Could our Malaysian Illegal Bike Racers be the next Professional Champion?

As Malaysia bids goodbye to hosting Formula One and focuses on MotoGP, Automologist LING thinks that we might be able to produce a World Champion from the dodgy streets of Kuala Lumpur. 

The recent automotive news that has been making rounds in my home country is that of MotoGP World Champion, Valentino Rossi, being shocked after witnessing the antics of Mat Rempit’s who take to the public roads of Malaysia, especially at night, to engage in illegal motorbike racing and daredevil antics. Read the report by Malaysian Digest here. “Rempit” translates to “racing” and “mat” is a term referring to young lads.

I’ve had my share of encounters with them. I hear sometimes one or sometimes a gang of them coming up from miles behind my car, and as they hurtle past, they are oftentimes lying on the motorbike seat in prone position, in what is popularly known as the “Superman” manouevre. Every time, I cannot help but expect, as they leave me in their dust, that at any moment I would hear a loud crash. And indeed, that did happen once, and I drove past the guy lying on the ground alongside his wrecked motorcycle, as I tried in vain to not think smug thoughts.

I’m not surprised that Rossi is appalled. As far as I know, the great professional racers have the greatest respect for public road safety and many of them are spokespersons for it. Case in point:

In recent months, Mat Rempit’s have been making headlines in Malaysian news. One particular illegal race in October saw an innocent pedestrian decapitated. The victim, a homeless man, was crossing the road when three motorcycles barrelled down the road, one knocking him down and another running over him, which caused his head to be severed. In another incident, a couple in a Perodua Myvi was surrounded and then pursued by a gang of bikers for no apparent reason (at least, none reported in the news), who threw rocks at them demanding that they stopped the car (who in their right mind would?!). The terrified couple kept on going on a busted tyre until the hounds dropped off when they approached a toll plaza.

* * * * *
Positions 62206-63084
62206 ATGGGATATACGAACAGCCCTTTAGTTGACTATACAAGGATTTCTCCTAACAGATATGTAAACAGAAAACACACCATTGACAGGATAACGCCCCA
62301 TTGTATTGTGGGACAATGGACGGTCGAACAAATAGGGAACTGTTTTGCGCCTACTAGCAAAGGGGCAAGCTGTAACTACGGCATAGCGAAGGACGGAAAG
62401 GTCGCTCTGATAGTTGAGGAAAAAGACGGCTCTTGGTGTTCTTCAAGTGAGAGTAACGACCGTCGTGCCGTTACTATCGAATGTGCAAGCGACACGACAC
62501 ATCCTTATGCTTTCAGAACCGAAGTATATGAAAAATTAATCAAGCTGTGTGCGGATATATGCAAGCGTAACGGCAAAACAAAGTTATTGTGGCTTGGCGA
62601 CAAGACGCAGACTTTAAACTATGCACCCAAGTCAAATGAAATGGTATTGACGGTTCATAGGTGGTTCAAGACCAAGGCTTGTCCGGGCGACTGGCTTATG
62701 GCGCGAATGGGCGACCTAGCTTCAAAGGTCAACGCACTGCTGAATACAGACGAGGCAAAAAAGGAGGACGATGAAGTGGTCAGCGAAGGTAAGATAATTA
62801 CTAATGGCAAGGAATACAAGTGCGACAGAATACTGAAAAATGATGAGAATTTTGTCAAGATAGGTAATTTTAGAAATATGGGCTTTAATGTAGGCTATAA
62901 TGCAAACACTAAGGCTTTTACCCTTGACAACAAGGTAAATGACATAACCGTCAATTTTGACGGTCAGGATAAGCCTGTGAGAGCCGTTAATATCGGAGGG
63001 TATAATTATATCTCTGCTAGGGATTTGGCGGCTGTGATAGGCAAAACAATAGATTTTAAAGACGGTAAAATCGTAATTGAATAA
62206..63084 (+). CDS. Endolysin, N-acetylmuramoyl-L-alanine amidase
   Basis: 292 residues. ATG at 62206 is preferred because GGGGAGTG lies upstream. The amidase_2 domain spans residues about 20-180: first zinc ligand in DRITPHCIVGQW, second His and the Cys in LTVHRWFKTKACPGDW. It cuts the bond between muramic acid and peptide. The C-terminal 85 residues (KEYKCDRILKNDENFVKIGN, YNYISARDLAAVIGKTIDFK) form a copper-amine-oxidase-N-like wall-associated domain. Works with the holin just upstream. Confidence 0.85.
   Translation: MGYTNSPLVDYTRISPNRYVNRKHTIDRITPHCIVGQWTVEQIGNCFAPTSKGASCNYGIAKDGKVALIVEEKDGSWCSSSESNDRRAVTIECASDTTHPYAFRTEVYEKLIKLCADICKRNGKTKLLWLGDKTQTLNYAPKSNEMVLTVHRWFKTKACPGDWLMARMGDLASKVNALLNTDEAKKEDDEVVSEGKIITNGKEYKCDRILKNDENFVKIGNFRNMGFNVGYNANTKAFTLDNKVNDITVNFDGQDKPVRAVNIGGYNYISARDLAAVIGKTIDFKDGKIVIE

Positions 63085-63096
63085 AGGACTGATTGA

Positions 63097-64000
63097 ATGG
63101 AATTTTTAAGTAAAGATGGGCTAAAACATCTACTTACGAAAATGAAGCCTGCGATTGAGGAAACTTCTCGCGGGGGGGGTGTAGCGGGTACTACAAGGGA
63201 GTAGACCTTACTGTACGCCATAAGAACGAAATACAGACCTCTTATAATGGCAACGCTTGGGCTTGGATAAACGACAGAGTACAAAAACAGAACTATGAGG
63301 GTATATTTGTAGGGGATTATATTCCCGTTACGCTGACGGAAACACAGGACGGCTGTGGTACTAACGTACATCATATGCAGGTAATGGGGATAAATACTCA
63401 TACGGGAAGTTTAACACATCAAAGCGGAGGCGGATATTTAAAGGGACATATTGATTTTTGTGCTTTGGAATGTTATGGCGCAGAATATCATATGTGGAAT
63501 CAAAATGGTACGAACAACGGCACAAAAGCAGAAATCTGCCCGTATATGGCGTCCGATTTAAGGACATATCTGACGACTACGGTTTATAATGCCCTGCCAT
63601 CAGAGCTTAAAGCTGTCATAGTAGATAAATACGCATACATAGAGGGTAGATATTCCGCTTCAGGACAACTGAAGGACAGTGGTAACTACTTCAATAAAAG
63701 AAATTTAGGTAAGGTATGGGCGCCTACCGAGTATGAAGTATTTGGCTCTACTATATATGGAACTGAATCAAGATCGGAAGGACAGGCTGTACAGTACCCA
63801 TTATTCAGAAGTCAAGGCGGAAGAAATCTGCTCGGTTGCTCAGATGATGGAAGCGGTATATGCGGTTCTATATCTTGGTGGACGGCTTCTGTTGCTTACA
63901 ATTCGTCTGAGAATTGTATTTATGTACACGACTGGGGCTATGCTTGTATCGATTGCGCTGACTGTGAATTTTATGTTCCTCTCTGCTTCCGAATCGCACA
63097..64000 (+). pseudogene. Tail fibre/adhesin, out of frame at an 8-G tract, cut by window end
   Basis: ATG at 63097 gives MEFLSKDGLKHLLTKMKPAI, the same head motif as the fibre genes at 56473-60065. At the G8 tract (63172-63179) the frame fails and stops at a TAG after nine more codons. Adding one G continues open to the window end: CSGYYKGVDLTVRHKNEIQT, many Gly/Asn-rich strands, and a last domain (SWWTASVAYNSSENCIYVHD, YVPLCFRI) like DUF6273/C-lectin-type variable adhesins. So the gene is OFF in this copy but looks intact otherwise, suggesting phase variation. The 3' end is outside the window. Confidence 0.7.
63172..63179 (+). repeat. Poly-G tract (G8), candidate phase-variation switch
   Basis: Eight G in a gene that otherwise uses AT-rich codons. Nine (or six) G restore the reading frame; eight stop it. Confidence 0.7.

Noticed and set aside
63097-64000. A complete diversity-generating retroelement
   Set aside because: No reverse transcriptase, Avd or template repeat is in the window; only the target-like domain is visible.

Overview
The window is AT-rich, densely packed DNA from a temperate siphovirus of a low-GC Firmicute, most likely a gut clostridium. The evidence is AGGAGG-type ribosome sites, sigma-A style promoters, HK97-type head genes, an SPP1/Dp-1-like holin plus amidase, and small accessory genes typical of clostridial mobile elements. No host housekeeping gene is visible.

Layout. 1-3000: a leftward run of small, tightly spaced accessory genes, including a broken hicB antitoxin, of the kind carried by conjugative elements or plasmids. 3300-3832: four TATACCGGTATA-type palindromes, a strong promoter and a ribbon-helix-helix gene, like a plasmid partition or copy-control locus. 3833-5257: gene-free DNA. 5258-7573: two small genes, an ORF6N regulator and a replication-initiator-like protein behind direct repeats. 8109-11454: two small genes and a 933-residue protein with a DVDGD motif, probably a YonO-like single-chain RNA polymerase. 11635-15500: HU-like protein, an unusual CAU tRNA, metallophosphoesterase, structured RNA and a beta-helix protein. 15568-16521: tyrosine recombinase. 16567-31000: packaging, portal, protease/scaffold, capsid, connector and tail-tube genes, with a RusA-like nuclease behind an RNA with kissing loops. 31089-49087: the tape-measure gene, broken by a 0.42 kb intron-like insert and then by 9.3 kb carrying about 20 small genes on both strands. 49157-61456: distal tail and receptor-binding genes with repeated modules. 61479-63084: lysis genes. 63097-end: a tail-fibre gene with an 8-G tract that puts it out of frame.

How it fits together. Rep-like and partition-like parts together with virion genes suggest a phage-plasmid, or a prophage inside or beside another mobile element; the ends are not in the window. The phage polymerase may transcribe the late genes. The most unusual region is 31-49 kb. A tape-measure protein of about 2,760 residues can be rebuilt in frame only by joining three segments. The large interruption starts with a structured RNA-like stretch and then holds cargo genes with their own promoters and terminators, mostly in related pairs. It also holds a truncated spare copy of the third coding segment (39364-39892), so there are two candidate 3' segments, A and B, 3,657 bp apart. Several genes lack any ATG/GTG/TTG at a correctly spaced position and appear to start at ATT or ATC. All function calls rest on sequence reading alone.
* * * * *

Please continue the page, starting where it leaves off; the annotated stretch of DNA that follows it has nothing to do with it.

The government has been scratching its head for a solution to the problem of Mat Rempit’s, and earlier this year, Federal Territories Minister, Datuk Seri Tengku Adnan Tengku Mansor, said that he and the mayor of Kuala Lumpur are considering hosting street races for motorcycles, to “control the situation”. Tengku Adnan also said that “(They) are aware that this is their only form of entertainment due to the high cost of living”, which I think is oversimplifying the causality (a movie ticket here costs less than US$4, just saying) although I do agree that the cost of living in the country is escalating and legalising street races, with proper organisation and safety considerations, could help curb the problem.

As Malaysia shifts focus from Formula One to MotoGP – the latter in which Malaysia is represented and in the former, it is not – there have been talks about the government spending more on developing motorbike sports in Malaysia and increasing public access to track days. (Read also: No More F1 in South East Asia). And since the Sepang International Circuit will no longer be be used for F1 after 2018, how about filling that void with a bike stunting competition? Imagine what our amateur Mat Rempit’s could do – and I have to grudgingly admire their impeccable balance on a speeding bike –  if they turn professional bike stunt riders.

A track day at Sepang.

If nothing else, I will no longer have the crap scared out of me when I’m driving on the streets of Kuala Lumpur at night.

images:, youtube

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